Canadian government to match donations for Syrian refugee crisis


*See January 7, 2016 update below*

The Government of Canada has announced it will match all donations for the Syrian crisis response dollar-for-dollar through its new Syria Emergency Relief Fund.

Donations eligible for the match must be given to registered Canadian charities responding to the Syrian crisis, such as Canadian Foodgrains Bank, which has provided over $25 million worth of assistance to over 375,000 people affected by the Syrian crisis since 2012.

Currently, the Foodgrains Bank is responding to the needs of Syrian refugees in Jordan, Lebanon, and within Syria itself, through eight food distribution and food voucher projects.

“Right now, millions of people have been displaced from their homes. They are struggling to survive away from their homes and livelihoods, and as the war continues on, their sense of hope for an end to the war is diminishing,” says John Longhurst, who directs Resource and Public Engagement for the Foodgrains Bank.

“I hope the match from the Canadian government will spur many more Canadians to donate to help people affected by the conflict.”

The Canadian Government will match funds donated to help Syrians impacted by the conflict until Dec. 31, 2015. The Department of Foreign Affairs, Trade and Development will allocate these funds to established Canadian and international humanitarian organizations to support relief efforts to benefit the people affected by the Syrian crisis.

The Government of Canada has already committed $503.5 million in international humanitarian assistance funding in response to the Syrian crisis.

January 7, 2016 update

Canadian government has extended the Syria Emergency Relief Fund.

The extension, which now runs until Feb. 29, 2016, was announced January 7 in Ottawa by the Honourable Marie-Claude Bibeau, Minister of International Development and La Francophonie.

For every eligible dollar donated by individual Canadians to registered Canadian charities in response to the conflict in Syria, the government will continue to set aside one dollar – up to a total of $100 million – to the Fund.

“We welcome the extension of the government matching program for Syria,” says Jim Cornelius, executive director of Canadian Foodgrains Bank.

“While we are encouraged by the generosity of so many Canadians and congregations who are helping to sponsor Syrian refugees to come to Canada, it is also vital that Canadians continue to remember and support the millions of displaced Syrians still living in the region who need our assistance.  Finding resources to support displaced families inside Syria and those who have fled to surrounding countries is more urgent that ever.”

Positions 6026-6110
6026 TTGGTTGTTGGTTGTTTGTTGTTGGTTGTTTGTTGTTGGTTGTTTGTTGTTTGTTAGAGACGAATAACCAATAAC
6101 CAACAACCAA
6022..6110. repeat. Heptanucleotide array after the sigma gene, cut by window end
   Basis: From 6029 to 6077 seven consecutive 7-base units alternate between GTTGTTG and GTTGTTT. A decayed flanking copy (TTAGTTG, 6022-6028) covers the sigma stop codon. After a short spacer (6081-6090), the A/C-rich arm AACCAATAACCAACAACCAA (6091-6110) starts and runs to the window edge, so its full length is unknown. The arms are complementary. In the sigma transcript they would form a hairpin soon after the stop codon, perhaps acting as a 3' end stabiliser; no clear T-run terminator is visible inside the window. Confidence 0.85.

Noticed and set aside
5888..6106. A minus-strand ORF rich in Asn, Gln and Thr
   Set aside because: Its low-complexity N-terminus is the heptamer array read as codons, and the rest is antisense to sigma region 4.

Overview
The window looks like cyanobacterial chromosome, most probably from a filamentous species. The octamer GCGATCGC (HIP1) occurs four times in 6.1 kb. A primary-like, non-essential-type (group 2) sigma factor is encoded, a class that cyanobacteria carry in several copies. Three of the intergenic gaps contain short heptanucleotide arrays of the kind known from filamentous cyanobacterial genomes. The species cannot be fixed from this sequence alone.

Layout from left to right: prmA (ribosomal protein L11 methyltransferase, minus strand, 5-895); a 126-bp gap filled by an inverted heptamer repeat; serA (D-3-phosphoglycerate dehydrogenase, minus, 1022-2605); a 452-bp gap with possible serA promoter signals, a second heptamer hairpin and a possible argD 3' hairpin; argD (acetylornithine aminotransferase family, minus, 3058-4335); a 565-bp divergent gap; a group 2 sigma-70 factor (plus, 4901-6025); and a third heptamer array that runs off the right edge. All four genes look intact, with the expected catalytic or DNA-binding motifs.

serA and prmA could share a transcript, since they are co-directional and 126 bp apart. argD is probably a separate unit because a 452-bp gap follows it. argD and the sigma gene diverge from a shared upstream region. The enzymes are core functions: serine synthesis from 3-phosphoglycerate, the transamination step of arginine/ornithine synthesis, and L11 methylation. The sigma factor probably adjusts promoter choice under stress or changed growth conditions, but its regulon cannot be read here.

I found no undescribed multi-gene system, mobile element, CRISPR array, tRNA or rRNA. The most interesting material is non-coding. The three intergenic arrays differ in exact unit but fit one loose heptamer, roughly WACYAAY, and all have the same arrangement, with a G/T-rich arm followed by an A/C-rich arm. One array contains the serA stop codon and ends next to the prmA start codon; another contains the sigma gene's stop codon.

Since 2012, the Foodgrains Bank has provided over $30 million of assistance to Syrian refugees living in Lebanon and Jordan, as well as people inside Syria.

Through the Fund, the Government of Canada will provide assistance through international and Canadian humanitarian organizations to help meet basic humanitarian needs of people affected by the conflict in Syria, including shelter, food, health care and water. It will also provide protection and education for conflict-affected people in Syria and millions of refugees in Jordan, Lebanon and Turkey.

Minister Bibeau made the announcement along with representatives from Canadian Foodgrains Bank, the Canadian Red Cross, CARE Canada, Development and Peace, Oxfam Canada, Plan Canada, Save the Children Canada, UNICEF Canada and World Vision Canada.


To make a donation to the Foodgrains Bank Syria crisis appeal, go to:

—Amanda Thorsteinsson, communications officer

Canadian Foodgrains Bank is a partnership of 15 churches and church agencies working together to end global hunger. In the 2014-15 budget year, the Foodgrains Bank provided over $41 million of assistance for 1.1 million people in 39 countries. Canadian Foodgrains Bank projects are undertaken with matching support from the Government of Canada. Assistance from the Foodgrains Bank is provided through its member agencies, which work with local partners in the developing world.

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